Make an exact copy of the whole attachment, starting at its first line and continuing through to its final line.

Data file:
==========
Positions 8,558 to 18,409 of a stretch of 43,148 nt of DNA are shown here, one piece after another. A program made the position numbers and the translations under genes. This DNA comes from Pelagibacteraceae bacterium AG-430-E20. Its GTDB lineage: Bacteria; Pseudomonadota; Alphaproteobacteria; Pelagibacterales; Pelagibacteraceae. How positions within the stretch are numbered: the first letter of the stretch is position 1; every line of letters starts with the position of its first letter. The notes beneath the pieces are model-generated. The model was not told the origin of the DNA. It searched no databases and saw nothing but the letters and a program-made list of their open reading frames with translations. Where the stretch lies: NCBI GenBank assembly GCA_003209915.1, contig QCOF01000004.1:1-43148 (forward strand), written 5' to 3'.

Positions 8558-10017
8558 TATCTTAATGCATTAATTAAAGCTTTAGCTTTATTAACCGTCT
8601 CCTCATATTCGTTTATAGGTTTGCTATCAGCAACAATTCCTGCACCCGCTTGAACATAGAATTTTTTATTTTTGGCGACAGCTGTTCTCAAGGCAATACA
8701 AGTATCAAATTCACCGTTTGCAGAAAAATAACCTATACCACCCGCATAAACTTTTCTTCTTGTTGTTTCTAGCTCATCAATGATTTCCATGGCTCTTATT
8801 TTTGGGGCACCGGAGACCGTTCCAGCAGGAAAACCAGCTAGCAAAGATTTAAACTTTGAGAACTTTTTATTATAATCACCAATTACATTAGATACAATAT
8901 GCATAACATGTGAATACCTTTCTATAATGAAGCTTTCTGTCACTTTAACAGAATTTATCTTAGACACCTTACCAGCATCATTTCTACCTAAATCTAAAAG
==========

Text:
Positions 8,558 to 18,409 of a stretch of 43,148 nt of DNA are shown here, one piece after another. A program made the position numbers and the translations under genes. This DNA comes from Pelagibacteraceae bacterium AG-430-E20. Its GTDB lineage: Bacteria; Pseudomonadota; Alphaproteobacteria; Pelagibacterales; Pelagibacteraceae. How positions within the stretch are numbered: the first letter of the stretch is position 1; every line of letters starts with the position of its first letter. The notes beneath the pieces are model-generated. The model was not told the origin of the DNA. It searched no databases and saw nothing but the letters and a program-made list of their open reading frames with translations. Where the stretch lies: NCBI GenBank assembly GCA_003209915.1, contig QCOF01000004.1:1-43148 (forward strand), written 5' to 3'.

Positions 8558-10017
8558 TATCTTAATGCATTAATTAAAGCTTTAGCTTTATTAACCGTCT
8601 CCTCATATTCGTTTATAGGTTTGCTATCAGCAACAATTCCTGCACCCGCTTGAACATAGAATTTTTTATTTTTGGCGACAGCTGTTCTCAAGGCAATACA
8701 AGTATCAAATTCACCGTTTGCAGAAAAATAACCTATACCACCCGCATAAACTTTTCTTCTTGTTGTTTCTAGCTCATCAATGATTTCCATGGCTCTTATT
8801 TTTGGGGCACCGGAGACCGTTCCAGCAGGAAAACCAGCTAGCAAAGATTTAAACTTTGAGAACTTTTTATTATAATCACCAATTACATTAGATACAATAT
8901 GCATAACATGTGAATACCTTTCTATAATGAAGCTTTCTGTCACTTTAACAGAATTTATCTTAGACACCTTACCAGCATCATTTCTACCTAAATCTAAAAG